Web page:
Finding the right kind of running shoe often depends on what type of running you are doing, as well as what types of surfaces. Of course, factors like price, style, and comfort are important when searching for shoes.
While running on pavement is certainly consequential in regards to the bones in your legs, there are certain steps to shoe purchasing that may put a little less stress on your body.
Well-cushioned shoes are a bit former and have greater motion control, however, they are not as great for trail running. It is best to switch out those shoes once the soles become worn down to protect your knees and ankles.
New Balance shoes are typically a great option to provide cushioning and support. Saucony ProGrid also offers great comfort and support. Nike’s Air Max also has excellent air cushioning. For consistent runners, it is recommended that tennis shoes get swapped out every 6 months.
If you are wondering what type of shoe is best for a beginning runner, no worries! There are plenty of options to choose from. It is recommended that beginning runners start with two pairs of running shoes. By alternating pairs of shoes and letting one pair thoroughly dry each pair of shoes will last a bit longer.
Also, when it comes to finding shoes that are supportive and comfortable, New Balance has lots of different all-purpose tennis shoes that provide good cushioning and support to keep your feet stable when you run.
Asics also tend to be economically friendly and well constructed with excellent motion control. The Gel-Pulse 11 by Asics has a narrower heel and is designed for an average-sized woman of medium build who wants stability and cushioning.
Nike also has good running shoes for beginners due to there venerable air-cushion system works. The Nike Air Zoom allows stretch panels for an almost-custom fit on any foot.
It’s also recommended for beginning runners to ease into the process. New runners often do too much too soon which leads to shin splints, tendonitis or general soreness in the knee or behind the kneecap.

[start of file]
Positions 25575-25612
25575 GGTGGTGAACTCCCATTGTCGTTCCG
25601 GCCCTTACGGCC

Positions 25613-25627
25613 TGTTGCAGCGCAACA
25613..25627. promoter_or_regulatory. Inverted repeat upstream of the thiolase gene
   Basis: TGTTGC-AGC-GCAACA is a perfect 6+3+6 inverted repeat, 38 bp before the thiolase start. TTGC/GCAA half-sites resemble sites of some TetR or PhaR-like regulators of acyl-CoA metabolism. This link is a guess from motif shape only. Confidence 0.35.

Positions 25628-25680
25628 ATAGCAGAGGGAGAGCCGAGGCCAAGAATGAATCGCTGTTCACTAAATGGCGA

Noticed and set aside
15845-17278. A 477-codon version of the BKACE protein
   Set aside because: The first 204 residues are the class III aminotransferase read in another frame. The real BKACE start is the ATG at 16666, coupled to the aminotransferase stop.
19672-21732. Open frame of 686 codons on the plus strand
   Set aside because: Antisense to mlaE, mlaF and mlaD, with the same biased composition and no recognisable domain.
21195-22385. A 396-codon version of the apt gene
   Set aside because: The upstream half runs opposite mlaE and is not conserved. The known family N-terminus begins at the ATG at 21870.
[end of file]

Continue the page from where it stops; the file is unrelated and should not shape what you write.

It’s important to listen to your body and not be afraid to take a week or two off. Alternating running with walking is also a good way to provide circulation and give your joints a chance to recoup.
For everyday runners who average 5 miles a day, it is also important to have 2 pairs of running shoes. Shoes need at least 48 hours off between runs to dry out. It is also important to swap out those shoes every 6 months, even if they look all right on the outside. Cushioning in shoes breaks down quickly.
For everyday runners, it is important to look for shoes with lots of cushioning. Those knees pounding on the pavement need as much support as a shoe can provide, and even if you don’t have pain in your knees currently, a few years from now, you’ll certainly feel the repercussions.
New Balance shoes are reliable and the 880 model provides neutral foot motion and design for extra cushioning.
Asics also has a Gel-Cumulus VII for $80. The breathable shoe has lots of cushioning for a smooth ride and has a stable grip to keep your feet from turning in or out during their stride.
For all runners, it is important to remember that running is really bad for your knees. While the cardio workout is great for your heart, abs, and many other muscle groups in your back and legs, it is necessary to realize that running has potentially damaging effects. A good way to avoid these effects is by changing your running shoes every six months. The cushioning on shoes wears down before you will feel or see it.
Also, finding alternative athletic activities is a good way to get in the cardio, without killing your joints. The runners tend to get more of a thrill from putting in their miles on a well-defined trail, and jogging tends to be an independent way to recoup emotionally and clear the head. However, runners are encouraged to alternate their routine with biking, using an elliptical, swimming, and racquetball or some other high impact sport.